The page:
A personal column by the Harrogate Advertiser's Graham Chalmers
From Arkendale near Knaresborough to Arthur’s Avenue in Harrogate, if there’s one topic I hear most grumbles about on my duties at this newspaper it’s traffic congestion.
As someone who cursed the utility companies under my breath on Monday morning on my daily commute because of the roadworks blocking the entrances to Willaston Road and Roseville Avenue, boosting my drive-time to 30 minutes for a four-mile journey, I ought to be welcoming the Harrogate Congestion Study.
The big battle – again – takes place today when Harrogate and Knaresborough councillors get the chance to voice their opinions on two options – one built on sustainable transport measures, the other adding a new relief road to the mix.
Whatever happens – and these elected local politicians’ views are only advisory, not mandatory on the executive of North Yorkshire County Council in Northallerton, it seems, on the basis of past form, that no matter how the meeting plays out a relief road option is likely to go forward to the next stage in the process.
To be frank, that is something that this particular commuter is far from happy about - even though I am frustrated by clogged-ups roads.
I say this not simply because a new road would probably destroy the last wilderness in Harrogate, ruin the gorgeous Nidd Gorge and bring unwelcome development to Bilton residents.
It’s not even that the last expensive report commissioned last year by North Yorkshire County Council concluded that a new road would not significantly improve traffic congestion in Harrogate because most of the cars causing the problem weren’t trying to get past the town centre, they wanted to be there.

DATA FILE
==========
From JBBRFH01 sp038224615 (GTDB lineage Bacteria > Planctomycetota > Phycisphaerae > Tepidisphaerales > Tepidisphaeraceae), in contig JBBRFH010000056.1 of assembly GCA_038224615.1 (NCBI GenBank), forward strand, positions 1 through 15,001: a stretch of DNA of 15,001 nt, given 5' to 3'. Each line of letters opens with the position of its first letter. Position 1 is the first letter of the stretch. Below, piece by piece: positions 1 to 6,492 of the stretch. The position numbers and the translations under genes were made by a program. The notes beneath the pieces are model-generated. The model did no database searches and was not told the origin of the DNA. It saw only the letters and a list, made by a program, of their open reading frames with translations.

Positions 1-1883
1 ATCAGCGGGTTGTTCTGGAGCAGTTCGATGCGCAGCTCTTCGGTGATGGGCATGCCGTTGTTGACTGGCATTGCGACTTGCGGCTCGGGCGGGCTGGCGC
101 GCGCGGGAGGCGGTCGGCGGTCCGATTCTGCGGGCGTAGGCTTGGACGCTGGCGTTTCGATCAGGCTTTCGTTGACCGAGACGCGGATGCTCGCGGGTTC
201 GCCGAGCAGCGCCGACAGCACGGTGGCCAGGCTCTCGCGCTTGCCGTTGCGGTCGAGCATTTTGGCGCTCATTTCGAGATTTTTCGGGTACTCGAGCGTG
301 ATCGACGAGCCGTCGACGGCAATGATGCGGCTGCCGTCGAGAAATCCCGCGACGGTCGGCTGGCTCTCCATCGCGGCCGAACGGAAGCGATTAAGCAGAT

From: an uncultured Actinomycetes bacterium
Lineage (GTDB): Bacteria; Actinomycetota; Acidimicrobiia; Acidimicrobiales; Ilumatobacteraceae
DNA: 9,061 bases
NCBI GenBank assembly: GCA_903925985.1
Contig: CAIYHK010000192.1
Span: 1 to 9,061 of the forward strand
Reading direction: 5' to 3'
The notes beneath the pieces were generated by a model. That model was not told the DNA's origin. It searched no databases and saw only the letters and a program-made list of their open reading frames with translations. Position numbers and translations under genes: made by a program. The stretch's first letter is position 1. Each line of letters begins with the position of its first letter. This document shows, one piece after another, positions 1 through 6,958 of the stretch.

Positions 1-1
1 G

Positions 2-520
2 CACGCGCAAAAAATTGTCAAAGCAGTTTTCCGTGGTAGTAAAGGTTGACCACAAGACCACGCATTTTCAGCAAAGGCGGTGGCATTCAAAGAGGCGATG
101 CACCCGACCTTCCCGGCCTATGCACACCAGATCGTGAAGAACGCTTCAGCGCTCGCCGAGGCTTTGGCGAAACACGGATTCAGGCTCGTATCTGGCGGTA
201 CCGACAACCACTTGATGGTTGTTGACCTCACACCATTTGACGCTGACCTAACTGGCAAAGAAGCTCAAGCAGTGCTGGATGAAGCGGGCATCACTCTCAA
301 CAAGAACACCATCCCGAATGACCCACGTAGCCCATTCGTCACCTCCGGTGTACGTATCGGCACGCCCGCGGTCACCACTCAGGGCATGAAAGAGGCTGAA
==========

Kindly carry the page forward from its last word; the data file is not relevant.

No, it’s far simpler than that.
I don’t need a 243-page report to tell me that during half-term when schools are closed traffic congestion in Harrogate simply evaporates.
Despite fantastic treatment at Harrogate Hospital, I’m still not back on top form after the last of my two hip operations.
Mind you, that was less than nine months ago.
Still, I’ve taken up running again to get fit and put life back into those new hips.
Asides from setting off alarms when I walk through security now, I’m very happy with my ceramic replacements.
And it’s good to run again. You see a lot of things on foot you don’t see in a car.
For example, the big fence round the burnt-out site of the former McColls in Starbeck which is currently forcing pedestrians of all ages onto the road, blocking off the main pelican crossing and the entrance to St Andrew’s Church’s welcome centre.
But if I notice more things while running, people don’t necessarily notice me as I huff and puff round and round the football pitch on Belmont Field at night after work.
A hi-vis vest would certainly stop dog walkers getting a shock as I emerge from the darkness like a ghost.
What Harrogate's MP thinks about a new Harrogate relief road: